Monitor your sales/revenue, expenses and profit on a monthly basis.
The basics of budgeting
Your revenue: How much money is coming into your business? Total up all your revenue sources.
Your expenses: Divide your expenses into fixed costs (those that don’t change from month to month, such as rent, salaries and insurance payments) and variable costs (costs that change, such as commissions).
Your profit: The difference between your revenue and expenses.
Your monthly/weekly/daily tracking: It’s important to track your revenue and expenses to make sure you’re sticking to your goals.
Managing your cash flow
Build your savings
While the early days of running your business might just be about survival and putting every dollar back into the business, it’s still a smart idea to save a percentage of your profits. Those savings can help with unexpected expenses or investment opportunities that pop up.
Increasing prices, offering promotions or adding new products and services can increase revenue. Also, periodically evaluate spending to assess changes that could lower your expenses.
Open a credit line
You may be able to open a business credit line with a bank, credit union or other financial institution. This can help you bridge the gap between revenue coming in and expenses you have to pay out.
Ask to pay suppliers over time
If you buy supplies from other businesses, you may able to pay your suppliers or vendors with “terms”. A terms agreement means you can pay the supplier a certain number of days after they send you an invoice. Having a terms agreement will give you more time to pay your bills, letting you better plan for the future and worry less about how quickly a customer will pay you.
Give discounts on early payments
You may be able to entice customers to pay their invoices early if you offer a discount. You might have a net-60 terms agreement with a customer, but give the customer a 2% discount if they pay within 30 days or a 5% discount if they pay the invoice immediately. While you’ll receive less money overall, getting paid sooner could help you maintain positive cash flow.
Plan for emergencies
Smart planning can help you keep your business running if disaster strikes. Preparation can include creating a disaster plan, identifying priorities and training employees on emergency preparedness.
Business solutions that can help get you started
You may not have a full-time accountant, which means you’re currently managing everything yourself. Automated accounting software can make it easier to send invoices, chase payments and set up automated payment reminders, among other tasks.
No matter what industry you work in, Jobber is customizable to fit your process. Schedule jobs more efficiently, optimize routes, send quotes and invoices via text messages, and get paid on the spot.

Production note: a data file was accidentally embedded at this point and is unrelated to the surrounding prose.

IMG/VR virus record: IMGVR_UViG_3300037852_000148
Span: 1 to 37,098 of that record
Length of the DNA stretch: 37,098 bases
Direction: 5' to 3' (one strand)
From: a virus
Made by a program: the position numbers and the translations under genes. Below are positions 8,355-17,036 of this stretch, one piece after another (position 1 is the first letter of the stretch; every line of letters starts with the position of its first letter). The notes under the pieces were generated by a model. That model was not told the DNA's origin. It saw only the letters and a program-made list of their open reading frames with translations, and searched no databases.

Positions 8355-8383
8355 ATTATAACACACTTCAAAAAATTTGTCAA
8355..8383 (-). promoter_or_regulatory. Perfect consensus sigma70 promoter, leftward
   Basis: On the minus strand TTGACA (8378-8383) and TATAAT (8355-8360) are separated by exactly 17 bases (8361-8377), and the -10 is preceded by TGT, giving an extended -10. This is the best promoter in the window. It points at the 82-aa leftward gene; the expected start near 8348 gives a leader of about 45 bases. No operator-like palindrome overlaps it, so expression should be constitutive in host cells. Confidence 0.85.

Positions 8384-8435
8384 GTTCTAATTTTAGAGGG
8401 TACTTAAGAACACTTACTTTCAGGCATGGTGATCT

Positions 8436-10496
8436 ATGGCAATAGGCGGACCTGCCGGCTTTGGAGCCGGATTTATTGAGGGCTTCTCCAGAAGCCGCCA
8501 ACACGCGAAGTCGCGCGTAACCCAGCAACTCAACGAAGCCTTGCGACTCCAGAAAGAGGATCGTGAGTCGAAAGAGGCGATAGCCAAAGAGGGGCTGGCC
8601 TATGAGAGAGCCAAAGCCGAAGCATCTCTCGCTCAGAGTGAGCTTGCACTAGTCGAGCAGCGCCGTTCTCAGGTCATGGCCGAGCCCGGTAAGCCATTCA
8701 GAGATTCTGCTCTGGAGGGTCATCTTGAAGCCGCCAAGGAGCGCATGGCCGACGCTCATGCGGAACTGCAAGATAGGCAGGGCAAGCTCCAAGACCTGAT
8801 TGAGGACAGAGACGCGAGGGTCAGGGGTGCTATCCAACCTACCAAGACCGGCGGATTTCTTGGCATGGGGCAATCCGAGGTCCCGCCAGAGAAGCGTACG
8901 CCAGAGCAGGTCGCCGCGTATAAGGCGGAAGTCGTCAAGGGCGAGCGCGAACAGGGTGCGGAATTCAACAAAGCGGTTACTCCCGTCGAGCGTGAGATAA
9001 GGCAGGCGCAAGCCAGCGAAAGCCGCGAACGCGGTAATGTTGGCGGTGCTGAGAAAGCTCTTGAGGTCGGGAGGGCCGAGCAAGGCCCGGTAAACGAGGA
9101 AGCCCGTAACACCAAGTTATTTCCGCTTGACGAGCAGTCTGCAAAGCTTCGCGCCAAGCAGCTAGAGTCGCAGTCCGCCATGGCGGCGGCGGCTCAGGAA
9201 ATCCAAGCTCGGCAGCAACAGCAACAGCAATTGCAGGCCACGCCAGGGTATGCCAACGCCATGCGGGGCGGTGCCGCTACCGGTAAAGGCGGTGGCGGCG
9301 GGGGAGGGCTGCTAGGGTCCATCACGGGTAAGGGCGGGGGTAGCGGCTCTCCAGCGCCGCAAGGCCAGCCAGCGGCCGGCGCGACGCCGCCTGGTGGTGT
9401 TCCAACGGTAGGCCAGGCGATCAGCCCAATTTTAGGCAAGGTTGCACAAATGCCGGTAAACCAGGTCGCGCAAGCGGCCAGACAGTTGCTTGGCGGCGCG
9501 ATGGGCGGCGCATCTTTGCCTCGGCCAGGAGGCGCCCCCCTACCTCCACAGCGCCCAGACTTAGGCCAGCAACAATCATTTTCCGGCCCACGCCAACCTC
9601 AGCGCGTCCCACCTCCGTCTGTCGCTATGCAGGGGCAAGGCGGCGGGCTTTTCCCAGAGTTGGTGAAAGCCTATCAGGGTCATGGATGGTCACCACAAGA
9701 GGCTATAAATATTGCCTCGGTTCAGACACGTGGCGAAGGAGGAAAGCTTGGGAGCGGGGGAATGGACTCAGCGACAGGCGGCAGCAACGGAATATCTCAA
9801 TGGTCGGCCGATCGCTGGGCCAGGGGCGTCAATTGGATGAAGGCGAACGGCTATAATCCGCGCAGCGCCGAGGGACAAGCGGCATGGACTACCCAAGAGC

Register, incorporate, create legal agreements, manage employees, and more—all in one place with Ownr.
Wave offers award-winning financial software that is changing how small business owners and entrepreneurs make and manage their money.
Taxes are complicated. Here are some basics.
Four things you should know about business taxes
- Who has to file? Whether you’re an employee, a consultant or a business owner, you will have to file an individual federal tax return and pay federal income taxes.
- Local and provincial taxes vary: Your provincial and local tax obligations can be different depending on where your business is located. Consult the CRA to learn more about the tax responsibilities for your province. Provincial and local taxes you’ll need to pay include: income tax, employment insurance, sales tax, real estate tax and property tax.
- Taking profits out of your business: You may want to move money from your business account to your personal account. As a general rule, you should never pay personal expenses from your business account. This can create issues with the CRA. They might question the legitimacy of the expense.
- Consult with a local expert: Understanding your tax obligations can quickly become complicated. You might want to consult an accountant or business tax attorney who can help you navigate your taxes properly. Your personal network, if it includes other business owners, can also be an excellent source of referrals.
This website has been prepared for informational purposes only, and is not intended to provide, and should not be relied on for, tax or accounting advice. You should consult your own tax and accounting advisors before engaging in any transaction.